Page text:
A cold-regulated gene (cor tmc-ap3) coding for a putative chloroplastic amino acid selective channel protein was isolated from cold-treated barley leaves combining the differential display and the 5′-RACE techniques. Cor tmc-ap3 is expressed at low level under normal growing temperature, and its expression is strongly enhanced after cold treatment. A positive correlation between the expression of cor tmc-ap3 and frost tolerance was found both among barley cultivars and among cereal species. The COR TMC-AP3 protein was expressed in vitro, purified and used to raise a polyclonal antibody. Western analysis showed that the cor tmc-ap3 gene product is localized to the chloroplastic outer envelope fraction, supporting its putative function. The frost-resistant winter cultivar Onice accumulated COR TMC-AP3 more rapidly and at a higher level than the frost-susceptible spring cultivar Gitane. After 28 days of cold acclimation the winter cultivar had about 2-fold more protein than the spring genotype. All these results suggest that an increased amount of a chloroplastic amino acid selective channel protein could be required for cold acclimation in cereals. Hypotheses about the role of COR TMC-AP3 during the hardening process are discussed.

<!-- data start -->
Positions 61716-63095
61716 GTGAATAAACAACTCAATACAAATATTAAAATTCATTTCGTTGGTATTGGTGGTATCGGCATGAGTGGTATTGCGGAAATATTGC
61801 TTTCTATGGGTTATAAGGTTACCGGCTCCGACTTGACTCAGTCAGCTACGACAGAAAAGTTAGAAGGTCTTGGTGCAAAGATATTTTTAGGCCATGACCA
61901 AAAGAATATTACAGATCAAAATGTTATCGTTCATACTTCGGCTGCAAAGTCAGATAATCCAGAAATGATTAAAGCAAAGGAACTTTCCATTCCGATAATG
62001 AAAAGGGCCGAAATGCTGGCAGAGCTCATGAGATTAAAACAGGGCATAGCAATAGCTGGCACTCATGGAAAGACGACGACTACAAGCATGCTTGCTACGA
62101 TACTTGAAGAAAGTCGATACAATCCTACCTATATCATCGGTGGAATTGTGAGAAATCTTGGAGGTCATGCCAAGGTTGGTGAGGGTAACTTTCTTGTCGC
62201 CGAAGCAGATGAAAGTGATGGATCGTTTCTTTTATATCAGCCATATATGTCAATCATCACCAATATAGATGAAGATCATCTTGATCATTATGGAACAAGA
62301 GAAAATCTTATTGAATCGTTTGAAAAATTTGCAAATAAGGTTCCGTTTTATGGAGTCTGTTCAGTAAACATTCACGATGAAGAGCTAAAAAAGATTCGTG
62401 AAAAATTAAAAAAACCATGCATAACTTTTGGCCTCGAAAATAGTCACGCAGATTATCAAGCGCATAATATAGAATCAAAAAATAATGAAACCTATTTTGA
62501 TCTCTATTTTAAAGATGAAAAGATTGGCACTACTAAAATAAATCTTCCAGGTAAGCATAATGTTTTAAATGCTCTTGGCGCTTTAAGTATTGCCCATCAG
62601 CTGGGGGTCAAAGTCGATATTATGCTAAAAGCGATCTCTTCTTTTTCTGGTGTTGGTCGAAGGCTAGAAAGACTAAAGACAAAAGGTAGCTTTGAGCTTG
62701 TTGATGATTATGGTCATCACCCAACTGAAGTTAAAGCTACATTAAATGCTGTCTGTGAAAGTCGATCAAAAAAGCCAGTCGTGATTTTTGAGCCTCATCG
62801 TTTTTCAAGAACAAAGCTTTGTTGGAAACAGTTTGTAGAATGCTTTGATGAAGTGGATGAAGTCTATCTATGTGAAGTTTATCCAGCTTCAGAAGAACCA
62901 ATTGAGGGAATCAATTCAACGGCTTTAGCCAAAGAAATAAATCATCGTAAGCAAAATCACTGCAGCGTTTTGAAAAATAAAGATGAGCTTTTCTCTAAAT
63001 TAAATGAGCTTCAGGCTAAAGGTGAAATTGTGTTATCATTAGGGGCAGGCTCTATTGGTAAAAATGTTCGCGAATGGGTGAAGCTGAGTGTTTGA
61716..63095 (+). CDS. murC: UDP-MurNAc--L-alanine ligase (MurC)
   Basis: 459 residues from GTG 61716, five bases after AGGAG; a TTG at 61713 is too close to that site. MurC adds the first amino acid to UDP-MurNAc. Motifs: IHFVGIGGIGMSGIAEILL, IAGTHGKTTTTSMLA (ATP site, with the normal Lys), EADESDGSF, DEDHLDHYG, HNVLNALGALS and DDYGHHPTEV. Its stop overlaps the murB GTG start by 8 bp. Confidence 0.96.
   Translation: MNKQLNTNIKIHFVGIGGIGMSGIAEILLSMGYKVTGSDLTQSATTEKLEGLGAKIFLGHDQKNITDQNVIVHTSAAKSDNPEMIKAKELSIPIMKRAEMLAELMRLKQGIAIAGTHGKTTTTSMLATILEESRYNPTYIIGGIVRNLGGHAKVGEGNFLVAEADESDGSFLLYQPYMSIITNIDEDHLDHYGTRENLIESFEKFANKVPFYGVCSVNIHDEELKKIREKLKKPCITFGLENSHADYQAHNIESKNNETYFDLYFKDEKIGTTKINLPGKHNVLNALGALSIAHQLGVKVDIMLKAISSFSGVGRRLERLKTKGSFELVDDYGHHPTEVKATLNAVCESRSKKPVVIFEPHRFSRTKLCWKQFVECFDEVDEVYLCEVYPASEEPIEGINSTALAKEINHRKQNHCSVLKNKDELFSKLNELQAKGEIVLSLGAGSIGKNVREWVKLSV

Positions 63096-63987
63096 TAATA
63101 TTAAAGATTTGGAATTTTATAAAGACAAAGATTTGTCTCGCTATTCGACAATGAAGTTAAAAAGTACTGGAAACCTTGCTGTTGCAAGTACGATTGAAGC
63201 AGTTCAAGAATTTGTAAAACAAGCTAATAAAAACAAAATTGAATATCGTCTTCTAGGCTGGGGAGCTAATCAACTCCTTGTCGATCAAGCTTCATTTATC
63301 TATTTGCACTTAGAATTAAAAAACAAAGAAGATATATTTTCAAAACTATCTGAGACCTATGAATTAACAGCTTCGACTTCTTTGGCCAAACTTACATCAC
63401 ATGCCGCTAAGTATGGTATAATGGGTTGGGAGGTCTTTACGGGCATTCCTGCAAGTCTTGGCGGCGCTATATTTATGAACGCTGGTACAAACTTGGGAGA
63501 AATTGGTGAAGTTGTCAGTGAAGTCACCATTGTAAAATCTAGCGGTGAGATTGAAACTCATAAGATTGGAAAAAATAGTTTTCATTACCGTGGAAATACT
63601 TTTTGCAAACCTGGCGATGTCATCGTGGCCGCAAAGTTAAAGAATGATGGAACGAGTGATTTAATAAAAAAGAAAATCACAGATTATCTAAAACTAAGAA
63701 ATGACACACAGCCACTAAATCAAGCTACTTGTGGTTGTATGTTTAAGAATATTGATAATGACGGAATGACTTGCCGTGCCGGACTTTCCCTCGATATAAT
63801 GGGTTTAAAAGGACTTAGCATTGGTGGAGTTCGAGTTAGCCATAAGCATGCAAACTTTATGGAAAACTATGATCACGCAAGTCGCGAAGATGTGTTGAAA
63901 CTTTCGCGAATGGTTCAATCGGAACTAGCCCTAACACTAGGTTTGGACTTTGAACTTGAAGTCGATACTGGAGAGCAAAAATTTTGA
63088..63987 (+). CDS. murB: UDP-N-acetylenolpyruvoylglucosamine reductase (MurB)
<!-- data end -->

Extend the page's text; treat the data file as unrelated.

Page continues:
Plant Molecular Biology – Springer Journals
Published: Oct 16, 2004
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